Today, the American Legion has about 2 million members in more than 13,000 posts worldwide. In Massachusetts there are 285 posts in nine districts with 30,000 members.
The VFW, which traces its history back to 1899 and veterans of the Spanish-American War, like the Legion, has played an important role in services for veterans, including the GI Bill post World War II and recently in the passage of the PACT Act. The VFW has 5,883 posts around the world and some 1.5 million members, according to its website, vfw.org.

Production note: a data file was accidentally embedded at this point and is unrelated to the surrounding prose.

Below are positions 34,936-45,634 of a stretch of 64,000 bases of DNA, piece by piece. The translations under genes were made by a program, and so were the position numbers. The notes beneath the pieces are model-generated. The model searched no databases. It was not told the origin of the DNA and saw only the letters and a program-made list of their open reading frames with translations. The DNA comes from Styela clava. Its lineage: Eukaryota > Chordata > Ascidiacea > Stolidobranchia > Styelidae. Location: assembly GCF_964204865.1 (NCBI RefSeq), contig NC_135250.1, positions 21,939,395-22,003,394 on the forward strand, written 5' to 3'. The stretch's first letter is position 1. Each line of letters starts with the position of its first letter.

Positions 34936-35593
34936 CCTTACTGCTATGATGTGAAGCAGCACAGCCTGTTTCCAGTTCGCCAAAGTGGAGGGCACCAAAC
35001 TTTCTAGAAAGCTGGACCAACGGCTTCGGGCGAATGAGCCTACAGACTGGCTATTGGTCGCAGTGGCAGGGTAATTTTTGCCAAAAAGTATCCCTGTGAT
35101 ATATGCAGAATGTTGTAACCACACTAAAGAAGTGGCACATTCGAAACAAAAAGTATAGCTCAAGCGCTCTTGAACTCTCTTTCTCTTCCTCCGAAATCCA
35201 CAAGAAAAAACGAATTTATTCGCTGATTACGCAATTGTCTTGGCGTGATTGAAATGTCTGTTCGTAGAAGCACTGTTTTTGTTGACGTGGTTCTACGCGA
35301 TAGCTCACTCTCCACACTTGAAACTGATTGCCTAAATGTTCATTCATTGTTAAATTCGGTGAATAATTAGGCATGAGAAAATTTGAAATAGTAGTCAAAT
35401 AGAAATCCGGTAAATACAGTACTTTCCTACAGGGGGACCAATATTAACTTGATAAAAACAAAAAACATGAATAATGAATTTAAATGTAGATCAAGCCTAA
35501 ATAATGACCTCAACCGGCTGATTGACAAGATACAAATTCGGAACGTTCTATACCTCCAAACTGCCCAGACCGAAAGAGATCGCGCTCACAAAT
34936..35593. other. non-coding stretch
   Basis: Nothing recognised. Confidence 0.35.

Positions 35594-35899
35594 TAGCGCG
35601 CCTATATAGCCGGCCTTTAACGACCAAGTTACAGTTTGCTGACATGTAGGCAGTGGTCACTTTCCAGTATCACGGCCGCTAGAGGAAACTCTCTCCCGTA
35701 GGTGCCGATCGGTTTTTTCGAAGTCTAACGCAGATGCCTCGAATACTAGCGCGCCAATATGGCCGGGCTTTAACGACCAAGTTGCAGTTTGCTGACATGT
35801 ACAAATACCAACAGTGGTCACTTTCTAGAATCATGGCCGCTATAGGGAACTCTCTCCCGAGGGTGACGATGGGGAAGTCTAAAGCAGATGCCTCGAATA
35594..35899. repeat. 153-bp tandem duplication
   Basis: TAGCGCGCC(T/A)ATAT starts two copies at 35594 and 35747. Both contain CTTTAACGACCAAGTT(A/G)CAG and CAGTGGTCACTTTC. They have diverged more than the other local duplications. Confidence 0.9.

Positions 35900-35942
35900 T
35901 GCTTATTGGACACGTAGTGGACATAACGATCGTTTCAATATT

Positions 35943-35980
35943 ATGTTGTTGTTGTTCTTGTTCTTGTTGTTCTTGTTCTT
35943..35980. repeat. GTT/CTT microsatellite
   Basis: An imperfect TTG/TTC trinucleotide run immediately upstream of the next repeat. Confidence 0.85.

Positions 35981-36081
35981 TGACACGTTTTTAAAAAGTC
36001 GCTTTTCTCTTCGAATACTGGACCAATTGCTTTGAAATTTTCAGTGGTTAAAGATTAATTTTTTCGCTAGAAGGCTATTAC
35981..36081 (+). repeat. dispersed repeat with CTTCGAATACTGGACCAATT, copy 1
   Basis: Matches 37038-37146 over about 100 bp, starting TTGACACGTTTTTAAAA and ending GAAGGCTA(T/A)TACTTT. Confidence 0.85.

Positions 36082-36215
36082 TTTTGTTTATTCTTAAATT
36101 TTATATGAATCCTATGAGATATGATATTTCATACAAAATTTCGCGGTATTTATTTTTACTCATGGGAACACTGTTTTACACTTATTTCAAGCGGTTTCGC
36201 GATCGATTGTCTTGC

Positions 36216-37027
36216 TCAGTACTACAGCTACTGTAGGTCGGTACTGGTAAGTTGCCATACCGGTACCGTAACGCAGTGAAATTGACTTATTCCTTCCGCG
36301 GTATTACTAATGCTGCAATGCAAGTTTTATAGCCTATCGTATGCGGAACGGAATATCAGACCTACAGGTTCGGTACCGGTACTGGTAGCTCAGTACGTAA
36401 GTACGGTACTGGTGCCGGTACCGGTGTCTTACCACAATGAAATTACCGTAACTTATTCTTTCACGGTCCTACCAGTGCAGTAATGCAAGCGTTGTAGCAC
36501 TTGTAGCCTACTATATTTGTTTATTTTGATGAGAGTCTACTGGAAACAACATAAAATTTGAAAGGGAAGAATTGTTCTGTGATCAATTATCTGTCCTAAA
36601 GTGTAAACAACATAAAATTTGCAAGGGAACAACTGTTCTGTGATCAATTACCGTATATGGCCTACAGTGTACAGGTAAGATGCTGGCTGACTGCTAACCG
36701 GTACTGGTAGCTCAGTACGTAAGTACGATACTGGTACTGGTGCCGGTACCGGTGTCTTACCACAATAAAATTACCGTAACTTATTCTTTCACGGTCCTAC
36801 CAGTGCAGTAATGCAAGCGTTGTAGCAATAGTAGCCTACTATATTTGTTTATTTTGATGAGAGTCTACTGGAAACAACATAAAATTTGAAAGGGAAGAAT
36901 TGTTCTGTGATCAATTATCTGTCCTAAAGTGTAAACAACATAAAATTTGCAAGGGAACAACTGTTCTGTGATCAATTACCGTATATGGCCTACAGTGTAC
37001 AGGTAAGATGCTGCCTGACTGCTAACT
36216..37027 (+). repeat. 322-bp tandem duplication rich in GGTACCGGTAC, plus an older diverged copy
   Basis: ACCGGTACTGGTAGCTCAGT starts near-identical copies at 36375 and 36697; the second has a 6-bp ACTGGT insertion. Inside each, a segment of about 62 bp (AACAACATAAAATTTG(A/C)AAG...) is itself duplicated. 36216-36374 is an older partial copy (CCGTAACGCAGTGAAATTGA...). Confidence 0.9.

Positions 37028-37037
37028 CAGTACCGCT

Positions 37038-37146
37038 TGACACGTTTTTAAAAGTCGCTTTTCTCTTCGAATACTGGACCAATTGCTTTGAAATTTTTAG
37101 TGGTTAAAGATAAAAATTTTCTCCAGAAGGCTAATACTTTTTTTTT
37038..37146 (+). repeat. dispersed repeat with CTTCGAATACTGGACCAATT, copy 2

“We have had just handful closings,” said Milton Lashus, the Legion’s department adjutant for Massachusetts. “Although membership across the country and in state are seeing declines, locally we had good year.”
While there are concerns, “things are not as bad as they seem,” Lashus said. Most posts, he said, have met 100% or have exceeded their membership recruitment goals.
So - hopefully not too dense today. I bet you can tell I had some time this morning. It remains peak season for a few more weeks - so I'm on second shift today and will be driving into the night. (Ghost Tours).